Consumerism, the Procedural Republic, and the Unencumbered Self

Communitarians have offered a number of arguments against liberalism that connect liberalism to consumerism. In this paper, I examine an argument to this effect developed by Michael Sandel. I argue that Sandel’s argument fails to undenmne liberalism, but that it does demonstrate that many contemporary liberals have placed too great an emphasis on the principle of political neutrality. I argue that liberalism, properly understood, requires both limited neutrality and an emphasis on democratic deliberation. If this is the case, then Sandel’s argument misses its target. However, it does point out how contemporary liberalism needs to be reformed. By emphasizing more local democratic control over the economy, liberalism would not only become more theoretically consistent, but it would distance itself from consumerism.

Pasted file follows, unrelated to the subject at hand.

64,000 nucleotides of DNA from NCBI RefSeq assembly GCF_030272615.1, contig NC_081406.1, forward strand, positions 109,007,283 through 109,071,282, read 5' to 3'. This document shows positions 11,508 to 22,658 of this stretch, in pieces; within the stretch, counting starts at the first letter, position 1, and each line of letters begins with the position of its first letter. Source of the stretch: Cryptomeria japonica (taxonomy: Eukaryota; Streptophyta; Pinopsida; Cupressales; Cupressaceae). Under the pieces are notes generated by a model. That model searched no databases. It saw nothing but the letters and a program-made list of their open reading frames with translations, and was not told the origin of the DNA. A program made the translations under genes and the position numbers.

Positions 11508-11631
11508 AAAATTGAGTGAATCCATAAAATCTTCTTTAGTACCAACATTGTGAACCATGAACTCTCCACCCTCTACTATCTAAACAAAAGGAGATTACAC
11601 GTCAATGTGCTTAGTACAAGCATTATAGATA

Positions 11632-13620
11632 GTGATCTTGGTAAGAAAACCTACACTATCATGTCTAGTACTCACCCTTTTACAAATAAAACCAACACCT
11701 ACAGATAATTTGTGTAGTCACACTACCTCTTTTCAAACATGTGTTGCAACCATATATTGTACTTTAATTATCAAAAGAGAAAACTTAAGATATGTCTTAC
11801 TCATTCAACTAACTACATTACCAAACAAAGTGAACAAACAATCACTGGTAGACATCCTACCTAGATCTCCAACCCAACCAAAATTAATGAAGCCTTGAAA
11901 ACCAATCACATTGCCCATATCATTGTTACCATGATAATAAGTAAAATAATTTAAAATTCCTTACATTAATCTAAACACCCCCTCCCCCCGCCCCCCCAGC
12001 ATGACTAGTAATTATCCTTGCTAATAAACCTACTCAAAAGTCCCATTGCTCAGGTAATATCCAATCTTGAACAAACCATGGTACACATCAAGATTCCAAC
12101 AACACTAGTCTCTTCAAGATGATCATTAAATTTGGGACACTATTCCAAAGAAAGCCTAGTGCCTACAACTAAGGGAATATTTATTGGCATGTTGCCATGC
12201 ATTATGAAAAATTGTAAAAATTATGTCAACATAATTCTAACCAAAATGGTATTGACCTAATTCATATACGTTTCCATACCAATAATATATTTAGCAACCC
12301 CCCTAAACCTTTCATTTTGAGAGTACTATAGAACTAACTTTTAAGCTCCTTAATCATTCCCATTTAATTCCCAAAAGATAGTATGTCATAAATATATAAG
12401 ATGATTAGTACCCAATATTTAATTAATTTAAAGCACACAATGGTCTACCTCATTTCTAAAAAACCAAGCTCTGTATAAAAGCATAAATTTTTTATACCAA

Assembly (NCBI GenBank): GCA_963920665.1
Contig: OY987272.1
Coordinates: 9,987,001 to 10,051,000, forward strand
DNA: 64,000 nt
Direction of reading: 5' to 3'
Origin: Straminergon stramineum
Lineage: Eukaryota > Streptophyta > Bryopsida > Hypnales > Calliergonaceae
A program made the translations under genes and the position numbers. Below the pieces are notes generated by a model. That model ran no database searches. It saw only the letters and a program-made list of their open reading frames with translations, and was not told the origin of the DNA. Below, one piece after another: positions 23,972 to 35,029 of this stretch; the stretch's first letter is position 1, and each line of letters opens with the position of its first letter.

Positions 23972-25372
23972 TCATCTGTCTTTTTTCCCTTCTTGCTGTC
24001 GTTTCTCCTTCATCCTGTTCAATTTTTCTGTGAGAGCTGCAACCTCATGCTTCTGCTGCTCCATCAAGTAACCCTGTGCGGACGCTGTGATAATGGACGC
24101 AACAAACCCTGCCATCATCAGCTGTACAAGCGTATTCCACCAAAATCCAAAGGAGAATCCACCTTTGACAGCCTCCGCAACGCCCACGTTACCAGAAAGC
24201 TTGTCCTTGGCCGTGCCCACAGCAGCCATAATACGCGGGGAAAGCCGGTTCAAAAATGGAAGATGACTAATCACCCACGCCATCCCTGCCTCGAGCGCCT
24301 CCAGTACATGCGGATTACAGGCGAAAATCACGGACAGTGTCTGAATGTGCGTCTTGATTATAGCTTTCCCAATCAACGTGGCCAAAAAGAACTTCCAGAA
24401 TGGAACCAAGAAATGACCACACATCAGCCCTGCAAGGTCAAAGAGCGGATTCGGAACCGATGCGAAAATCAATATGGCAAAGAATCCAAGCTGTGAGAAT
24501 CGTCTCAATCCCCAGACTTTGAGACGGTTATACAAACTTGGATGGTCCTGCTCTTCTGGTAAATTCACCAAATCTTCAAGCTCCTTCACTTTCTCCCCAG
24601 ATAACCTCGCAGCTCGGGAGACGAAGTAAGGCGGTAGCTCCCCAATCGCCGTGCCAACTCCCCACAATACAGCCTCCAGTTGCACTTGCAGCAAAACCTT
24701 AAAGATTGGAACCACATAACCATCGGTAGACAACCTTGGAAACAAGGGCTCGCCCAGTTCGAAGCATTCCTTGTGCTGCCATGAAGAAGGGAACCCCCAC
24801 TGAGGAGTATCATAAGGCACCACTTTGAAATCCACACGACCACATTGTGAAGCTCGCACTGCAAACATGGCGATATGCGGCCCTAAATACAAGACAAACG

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DOI 10.5840/pcw199741/25
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Roger Paden (1996). Liberalism and Consumerism. Philosophy in the Contemporary World 3 (4):14-19.
Michael Sandel (2003). Liberalism and the Limits of Justice. In Derek Matravers & Jonathan E. Pike (eds.), Journal of Philosophy. Routledge, in Association with the Open University 336-343.
Carol Hay (2012). Consonances Between Liberalism and Pragmatism. Transactions of the Charles S. Peirce Society 48 (2):141-168.

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